"If Silence Means That Much to You" is the best song of 2007 that you probably haven't heard--three minutes and forty-seven seconds of delightfully unfolding interpersonal melodrama, with engaging rhythmic shifts and a memorable chorus featuring a melody that swings effortlessly between the beats. This is the work of an assured songwriter and it is one of many unmitigated pleasures on Watch the Fireworks, an album that you may not heard much of either. The first solo album to emerge from a member of the late, lamented Scottish band, the Delgados, Watch the Fireworks seems to have vanished without much of a trace, as Delgados records tended to do here also.

It's inexplicable, really. Pollock has an uncanny capacity to keep her songs interesting, infusing them with stimulating melodies, engaging changes, and a sense of honest humanity. Her voice glows with a lucent authority that hits both the louder and the softer notes, the faster and the slower ones, with easy confidence. (Two other highlights are quieter tunes: the former TWF pick "Limbs" and the swaying, commanding "Fortune," which withholds its most powerful melody until one-third of the way through.) Despite its lack of overt trendiness, the album has by and large received solid critical praise--it's really just too good for anyone with even half an ear to dismiss. And yet since its September release, Watch the Fireworks has pretty much slipped quietly away.

Or maybe this is not quite so inexplicable, if one asks: would this be happening if Pollock were younger and more of a babe? The artist behind this mighty record is, merely, a serious and seriously talented singer and songwriter. Not good enough for the blogosphere (37 mentions to date on the Hype Machine--two of them here--versus 210 for Lily Allen, for example), or for the adult alternative radio stations that should have been all over this CD this fall but have by and large ignored it. I strongly suggest that you do not make the same mistake.   
[buy via Fingertips Record Shop]

(as featured on the Fingertips Album Bin page, posted December 8)

Monday, December 03, 2007

Free and legal MP3s, selected by Fingertips

(as featured on This Week's Finds, Dec. 2-8)

"Small Town Crew" - the Brunettes
This one sounds pure and true and good--completely devoid of the "hmm, what's the best way to sound cool?" sensibility that mars some of the music one hears from U.S. and U.K. bands in particular. The Brunettes are from New Zealand, so that partially explains it. But the key here, to me, is Heather Mansfield's voice, which is heart-breaking if you listen carefully: gorgeous and imperfect, it's a little bit breathy, a little bit raspy, a little bit almost-out-of-tune, a little bit era-free (she's kind of '60s but also kind of not), and maybe at its most fetching when reaching towards her upper register. Another boy-girl duo in this golden age of boy-girl duos, the Brunettes aren't rigid about it; even as Mansfield plays keyboards, glockenspiel, xylophone, and clarinet(!) (her partner, Jonathan Bree, sings and plays guitar), the twosome is happy to bring in other players when it seems like a good idea, which can be almost any time at all, apparently. A trumpet wanders in about a third of the way through, offers some smart Bacharachy punctuation, then gives way to some (synthesized?) strings and ultimately (why not) an accordion--which later becomes part of an instrumental break featuring (for probably the first time in rock history) accordion, xylophone, and electronic percussion. It's quirky but the bittersweet melody, anchoring guitar work, and Mansfield's unerring voice keep everything brilliantly just so. "Small Town Crew" is from the CD Structure & Cosmetics, which came out on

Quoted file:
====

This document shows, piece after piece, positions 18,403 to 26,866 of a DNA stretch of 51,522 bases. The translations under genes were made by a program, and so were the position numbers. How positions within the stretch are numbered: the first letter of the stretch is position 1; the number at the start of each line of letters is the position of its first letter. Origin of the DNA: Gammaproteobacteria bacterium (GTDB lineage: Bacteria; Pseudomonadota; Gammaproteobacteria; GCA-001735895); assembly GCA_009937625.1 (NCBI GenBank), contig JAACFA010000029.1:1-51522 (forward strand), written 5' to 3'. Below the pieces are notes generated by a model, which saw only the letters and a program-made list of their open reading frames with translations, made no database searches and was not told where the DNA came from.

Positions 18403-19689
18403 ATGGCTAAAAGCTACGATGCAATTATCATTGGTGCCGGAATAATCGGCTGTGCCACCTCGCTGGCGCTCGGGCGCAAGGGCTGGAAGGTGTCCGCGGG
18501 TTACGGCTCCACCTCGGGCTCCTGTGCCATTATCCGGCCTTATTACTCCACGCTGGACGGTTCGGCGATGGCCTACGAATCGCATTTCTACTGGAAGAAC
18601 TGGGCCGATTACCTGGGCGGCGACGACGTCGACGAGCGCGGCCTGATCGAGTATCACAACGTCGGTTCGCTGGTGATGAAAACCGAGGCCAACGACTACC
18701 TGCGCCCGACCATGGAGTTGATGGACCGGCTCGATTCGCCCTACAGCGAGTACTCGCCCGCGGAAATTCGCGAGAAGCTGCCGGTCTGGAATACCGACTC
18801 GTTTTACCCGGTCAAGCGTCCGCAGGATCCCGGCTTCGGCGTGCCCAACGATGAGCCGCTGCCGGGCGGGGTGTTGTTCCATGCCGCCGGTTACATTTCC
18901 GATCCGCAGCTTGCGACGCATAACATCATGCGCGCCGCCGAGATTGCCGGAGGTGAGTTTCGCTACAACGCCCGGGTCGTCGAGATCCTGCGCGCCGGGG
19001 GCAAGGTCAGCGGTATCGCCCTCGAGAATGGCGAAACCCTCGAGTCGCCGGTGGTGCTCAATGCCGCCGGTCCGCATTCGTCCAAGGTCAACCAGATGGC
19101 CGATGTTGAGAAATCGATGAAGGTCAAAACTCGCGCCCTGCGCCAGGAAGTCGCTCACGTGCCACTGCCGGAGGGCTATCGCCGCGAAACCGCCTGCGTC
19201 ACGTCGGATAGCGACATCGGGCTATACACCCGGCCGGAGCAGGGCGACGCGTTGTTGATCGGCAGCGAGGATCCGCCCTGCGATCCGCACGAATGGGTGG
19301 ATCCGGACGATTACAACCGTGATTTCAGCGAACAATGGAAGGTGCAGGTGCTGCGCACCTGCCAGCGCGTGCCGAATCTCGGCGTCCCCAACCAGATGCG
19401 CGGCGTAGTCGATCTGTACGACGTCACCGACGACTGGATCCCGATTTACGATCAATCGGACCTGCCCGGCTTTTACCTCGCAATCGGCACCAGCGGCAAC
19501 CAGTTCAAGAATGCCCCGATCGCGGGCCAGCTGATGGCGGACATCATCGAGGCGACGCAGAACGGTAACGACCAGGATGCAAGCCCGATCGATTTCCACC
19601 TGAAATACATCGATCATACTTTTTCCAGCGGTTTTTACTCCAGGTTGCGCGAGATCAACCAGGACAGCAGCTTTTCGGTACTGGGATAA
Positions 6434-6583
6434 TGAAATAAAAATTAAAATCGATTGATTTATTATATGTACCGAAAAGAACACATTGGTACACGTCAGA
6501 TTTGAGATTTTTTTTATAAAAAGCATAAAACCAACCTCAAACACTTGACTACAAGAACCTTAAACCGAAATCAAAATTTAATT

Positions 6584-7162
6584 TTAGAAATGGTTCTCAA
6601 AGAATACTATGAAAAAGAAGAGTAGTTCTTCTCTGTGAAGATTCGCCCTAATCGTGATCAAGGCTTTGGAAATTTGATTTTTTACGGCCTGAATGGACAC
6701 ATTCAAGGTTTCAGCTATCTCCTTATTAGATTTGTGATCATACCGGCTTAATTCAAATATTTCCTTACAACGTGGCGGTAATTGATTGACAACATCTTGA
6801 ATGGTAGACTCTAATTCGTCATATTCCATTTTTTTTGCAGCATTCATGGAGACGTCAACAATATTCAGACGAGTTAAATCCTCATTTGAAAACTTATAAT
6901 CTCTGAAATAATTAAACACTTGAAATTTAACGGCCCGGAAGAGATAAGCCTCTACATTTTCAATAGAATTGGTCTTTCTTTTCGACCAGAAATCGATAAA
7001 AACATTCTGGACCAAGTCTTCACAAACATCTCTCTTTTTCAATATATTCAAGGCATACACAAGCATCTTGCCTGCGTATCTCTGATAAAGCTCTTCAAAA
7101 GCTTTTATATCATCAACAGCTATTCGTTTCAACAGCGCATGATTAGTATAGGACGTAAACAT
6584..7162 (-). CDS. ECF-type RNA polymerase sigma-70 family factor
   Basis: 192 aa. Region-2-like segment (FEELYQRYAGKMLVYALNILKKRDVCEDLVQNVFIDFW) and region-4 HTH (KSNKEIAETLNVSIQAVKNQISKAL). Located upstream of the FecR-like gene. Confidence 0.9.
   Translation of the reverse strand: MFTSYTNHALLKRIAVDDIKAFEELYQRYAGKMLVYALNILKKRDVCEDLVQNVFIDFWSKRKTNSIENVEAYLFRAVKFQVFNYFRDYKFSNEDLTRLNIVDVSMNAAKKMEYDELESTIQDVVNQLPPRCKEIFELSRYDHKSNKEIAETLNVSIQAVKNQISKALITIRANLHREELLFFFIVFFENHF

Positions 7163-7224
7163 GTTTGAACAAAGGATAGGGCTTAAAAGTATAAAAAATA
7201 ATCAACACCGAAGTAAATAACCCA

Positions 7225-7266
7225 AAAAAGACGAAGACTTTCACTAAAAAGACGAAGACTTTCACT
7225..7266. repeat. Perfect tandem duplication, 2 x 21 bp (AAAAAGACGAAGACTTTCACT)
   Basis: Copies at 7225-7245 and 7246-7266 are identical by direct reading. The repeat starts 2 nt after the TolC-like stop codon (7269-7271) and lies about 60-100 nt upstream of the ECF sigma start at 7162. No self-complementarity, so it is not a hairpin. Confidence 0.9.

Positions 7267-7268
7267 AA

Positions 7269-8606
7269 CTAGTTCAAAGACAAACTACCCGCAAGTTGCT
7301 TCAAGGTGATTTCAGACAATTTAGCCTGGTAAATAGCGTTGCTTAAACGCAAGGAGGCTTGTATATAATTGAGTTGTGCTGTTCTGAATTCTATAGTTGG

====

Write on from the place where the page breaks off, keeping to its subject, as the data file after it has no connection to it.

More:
Subpop Records back in August. Not sure how this one passed me by at the time but, as the saying goes, better late than really really late. MP3 via Subpop.

"Time to Pretend" - MGMT
So you're two freshmen goofing around with electronic music in college who end up forming a band more or less by accident. Goes without saying, therefore, that within four years, legendary producer Steve Lillywhite hears you and gets you signed to a four-record, six-figure deal with Columbia Records. Or not; but that's what has indeed happened to Ben Goldwasser and Andrew VanWyngarden, who met at Wesleyan in 2002 and within months of graduating were shaking hands with major-label honchos. If this song is indicative, these guys do in fact have something interesting going--something, in this particular case, that merges thick, hairy, synth-driven beats with a quasi-cheesy, neo-glam-rock vibe and a wry take on life. Pushed along by a chipper, just this side of irritating synthesizer riff, "Time to Pretend" lays out a cliched story of rock-star decadence and flameout as something the band is simply "fated to pretend" rather than achieve. Amusingly, we can't quite tell if they're making fun of the musicians who've succumbed to this or the rest of us for our standard, humdrum existences--or, most likely, both. "Time to Pretend" is the lead track from the band's debut CD, Oracular Spectacular, which came out digitally last month, available via iTunes; the CD will apparently be released next month. MP3 via

"My Oldest Memory" - Bowerbirds
Another song that has been around since the summer too, but in this case I've actually been listening to it for that long (unlike the Brunettes song, which I just recently discovered). "My Oldest Memory" resides on the least pop-like end of the Fingertips music spectrum; I've been transfixed since I first heard it by the eerie-Appalachian instrumentation, inscrutable lyricism, and elusive structure, but have been uncertain about the song's apparent lack of hooks--just when I want the song to kick into something simple and solid, it instead recedes into its landscape-like, fiddle-based complexities, homespun percussion, and that abrupt non-sing-along-y sing-along section. This week, however, it more or less flung itself after "Time to Pretend," daring me to push it away. I dare not. This song has legs, and deserves a good long listen at your end too. Bowerbirds is a trio from Raleigh featuring Phil Moore singing and doing some other things, Mark Paulson on violin and some other things, and Beth Tacular, an accomplished painter who also happens to play accordion and marching-band bass drum, while sitting. "My Oldest Memory" can be found on their debut CD, Hymns for a Dark Horse, which was released in July on
Burly Time Records. Thanks way back when to Gorilla vs. Bear for the head's up and the link.